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Ottawa’s pre-COVID-19 holiday surprise was an updated climate plan including a proposal to significantly hike the carbon tax in the next decade. Environmental groups described the plan as bold and brave. The federal government says a higher price on carbon will force everyone to use less energy and improve efficiency.

But in Alberta, which has an already weakened economy that relies much more than other provinces on oil and gas production and other heavy industries, the federal announcement on carbon pricing is a difficult pill to swallow. Many will view the plan to have a carbon price of $170 per tonne by 2030 as yet another hurdle to any kind of economic recovery.

Prime Minister Justin Trudeau said on Friday that some jurisdictions in Canada want to “make pollution free again.” But Alberta Environment Minister Jason Nixon shot back that “the Prime Minister continues to impose his ‘Ottawa knows best’ attitude on Alberta, at a time when Albertans can least afford it.”

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In Canada, the carbon price is now $30 per tonne. Subject to consultation with the provinces, the government plans to raise it above the $50 per tonne planned for 2022 in $15 increments. By 2030, it will hit $170 per tonne. The plan relies on the Supreme Court siding with Ottawa when it releases its decision on the constitutionality of the federal carbon tax.

The Alberta government’s concern is both about the province’s competitiveness relative to other oil and gas producers, and what it says is the financial impact on people. “My message to Albertans is that your government will continue to fight this unconstitutional tax grab at the Supreme Court,” Mr. Nixon told reporters.

But there’s more common ground on climate policy than the top-line messaging of partisan politics suggests. There’s recognition in Alberta that the world’s energy and investment landscape is rapidly shifting to address the imperative of climate action.

“When you look at clean tech investments across this country, from the private sector, 75 per cent of all investments come from oil and gas companies,” Mr. Trudeau said during the news conference on Friday.

Apparently, the Alberta government and Ottawa also have areas where they might have come to a meeting of the minds – including on some of the details of the lesser-known but still mightily significant Clean Fuel Standard, another pillar of the climate plan.

Mr. Nixon is concerned that a higher carbon tax will saddle Alberta families with huge new costs, but that’s not so clear. The updated federal climate plan document predicts that Albertans could receive more than people in some other provinces from the carbon tax rebates that will be known as “climate-action incentive payments.” There are a lot of caveats, but the federal document says an Alberta family of four could receive more than $3,200 a year by 2030.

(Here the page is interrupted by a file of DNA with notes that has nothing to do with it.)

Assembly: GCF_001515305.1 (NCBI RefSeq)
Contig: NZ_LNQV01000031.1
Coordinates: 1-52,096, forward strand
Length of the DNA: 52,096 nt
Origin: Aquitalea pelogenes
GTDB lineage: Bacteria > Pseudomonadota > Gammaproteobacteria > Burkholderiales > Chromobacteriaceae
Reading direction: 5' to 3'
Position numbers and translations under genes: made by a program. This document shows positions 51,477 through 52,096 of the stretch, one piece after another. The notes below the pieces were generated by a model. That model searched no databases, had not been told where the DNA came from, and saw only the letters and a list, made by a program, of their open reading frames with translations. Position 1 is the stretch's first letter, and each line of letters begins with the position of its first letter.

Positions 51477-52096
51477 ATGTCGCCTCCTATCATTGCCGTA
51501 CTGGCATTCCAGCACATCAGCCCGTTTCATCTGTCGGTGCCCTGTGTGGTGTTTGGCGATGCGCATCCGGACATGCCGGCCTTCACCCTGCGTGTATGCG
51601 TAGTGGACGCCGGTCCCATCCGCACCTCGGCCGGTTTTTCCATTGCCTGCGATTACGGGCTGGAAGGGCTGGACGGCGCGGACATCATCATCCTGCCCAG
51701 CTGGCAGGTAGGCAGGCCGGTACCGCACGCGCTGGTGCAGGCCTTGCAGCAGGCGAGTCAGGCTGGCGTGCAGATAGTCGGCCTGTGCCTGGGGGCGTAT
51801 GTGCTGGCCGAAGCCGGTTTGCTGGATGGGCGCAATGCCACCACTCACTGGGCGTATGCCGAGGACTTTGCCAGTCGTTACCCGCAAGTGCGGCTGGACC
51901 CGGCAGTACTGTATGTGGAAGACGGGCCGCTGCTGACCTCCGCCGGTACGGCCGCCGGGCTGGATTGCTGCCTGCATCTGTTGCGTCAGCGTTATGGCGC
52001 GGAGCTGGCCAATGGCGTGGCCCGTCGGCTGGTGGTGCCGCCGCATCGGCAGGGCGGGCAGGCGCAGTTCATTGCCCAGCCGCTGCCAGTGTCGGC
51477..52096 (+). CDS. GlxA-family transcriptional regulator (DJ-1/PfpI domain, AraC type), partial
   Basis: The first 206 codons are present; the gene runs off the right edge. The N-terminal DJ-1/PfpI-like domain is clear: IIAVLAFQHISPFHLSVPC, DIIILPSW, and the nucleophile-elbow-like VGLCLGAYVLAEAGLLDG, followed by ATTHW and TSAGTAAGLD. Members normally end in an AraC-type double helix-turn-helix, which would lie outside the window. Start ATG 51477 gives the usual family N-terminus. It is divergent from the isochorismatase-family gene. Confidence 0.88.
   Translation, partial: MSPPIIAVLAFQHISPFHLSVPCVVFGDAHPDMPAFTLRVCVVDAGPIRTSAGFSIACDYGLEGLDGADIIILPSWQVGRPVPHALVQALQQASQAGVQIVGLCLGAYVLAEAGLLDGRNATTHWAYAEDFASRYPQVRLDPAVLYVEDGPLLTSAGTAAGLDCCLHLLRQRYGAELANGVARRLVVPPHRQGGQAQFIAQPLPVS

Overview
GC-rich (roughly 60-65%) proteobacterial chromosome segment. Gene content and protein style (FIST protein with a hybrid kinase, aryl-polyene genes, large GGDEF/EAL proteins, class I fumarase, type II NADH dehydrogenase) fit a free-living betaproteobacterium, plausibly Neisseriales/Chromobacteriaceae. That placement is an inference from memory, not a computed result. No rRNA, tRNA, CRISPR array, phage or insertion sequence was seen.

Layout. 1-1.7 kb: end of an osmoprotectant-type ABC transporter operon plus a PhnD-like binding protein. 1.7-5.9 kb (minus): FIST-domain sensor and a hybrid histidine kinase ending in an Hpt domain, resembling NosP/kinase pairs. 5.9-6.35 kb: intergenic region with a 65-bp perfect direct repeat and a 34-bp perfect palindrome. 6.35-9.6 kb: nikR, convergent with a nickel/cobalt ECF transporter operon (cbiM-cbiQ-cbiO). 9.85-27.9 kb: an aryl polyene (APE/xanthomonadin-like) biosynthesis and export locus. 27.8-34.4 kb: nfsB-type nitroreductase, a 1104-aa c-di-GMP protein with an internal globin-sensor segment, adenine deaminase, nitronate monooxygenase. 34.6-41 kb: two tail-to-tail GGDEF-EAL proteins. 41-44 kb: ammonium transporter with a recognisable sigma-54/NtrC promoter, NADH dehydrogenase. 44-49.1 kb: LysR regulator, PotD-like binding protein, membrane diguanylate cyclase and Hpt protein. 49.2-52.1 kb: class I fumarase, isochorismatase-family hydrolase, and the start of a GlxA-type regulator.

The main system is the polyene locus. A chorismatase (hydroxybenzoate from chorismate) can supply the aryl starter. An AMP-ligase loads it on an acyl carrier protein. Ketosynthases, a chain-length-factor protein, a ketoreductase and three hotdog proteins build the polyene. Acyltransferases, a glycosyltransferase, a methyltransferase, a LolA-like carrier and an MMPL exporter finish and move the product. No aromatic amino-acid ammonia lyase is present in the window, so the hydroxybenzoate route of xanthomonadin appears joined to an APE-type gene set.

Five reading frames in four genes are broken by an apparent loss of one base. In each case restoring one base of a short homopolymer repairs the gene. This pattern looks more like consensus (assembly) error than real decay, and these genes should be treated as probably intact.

But as detailed as the federal road map on climate was, concerns about Canada’s relative competitiveness will remain. A high carbon price provides climate-policy certainty to any company that wants to put money into Canada, but also likely makes it a much more expensive place to do any resource work. Avatar Innovations Inc. chief executive officer Kevin Krausert wonders whether Ottawa’s updated climate plan would allow Canadian oil and gas companies to generate “realistic cash flow pathways” as they adjust and evolve, instead of simply putting them out of business.

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Other key questions include how much money will flow to Alberta under new initiatives laid out in the federal climate announcement, including a $3-billion Net-Zero Accelerator for industry.

The Alberta backdrop for all of the climate measures is a deep cynicism, to put it mildly, about whether other countries – including oil producers – with much higher emissions than Canada’s will take actions that could hamstring their own economies, or how much Ottawa cares about how its policies land in a province that doesn’t elect Liberal MPs.

Alberta still has high unemployment, and is facing existential questions about what industries will fill the gap created by a precipitous drop in new oil and gas investment. The federal Liberals should be worried that people in parts of the country with which they promised last year to build a better relationship are increasingly economically stressed – and this was true well before the pandemic, and almost certainly will continue.

Opportunities have been missed. Ottawa’s fiscal update last month contained the news that Fiscal Stabilization, the federal program designed to help provinces when their revenues drop dramatically, would get a smaller increase than Premiers – namely Jason Kenney – wanted.

Many saw the Fiscal Stabilization program as the low-hanging fruit in finding some space for agreement between Alberta and Ottawa. In an era where federal spending has gone off the charts, it didn’t appear to be as intractable a federal-provincial issue as, say, climate policy.

Other provinces might be questioning federal spending priorities, too. On Thursday, the day before the news came that the federal government will spend an “initial” $15-billion on its updated climate plan, the Prime Minister told reporters he couldn’t commit to the long-term increase in health care funding for the provinces the Premiers had requested.

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“Right now, there is a lack of certainty of what our economic situation or even our health situation might look like in three months, let alone in three years.”

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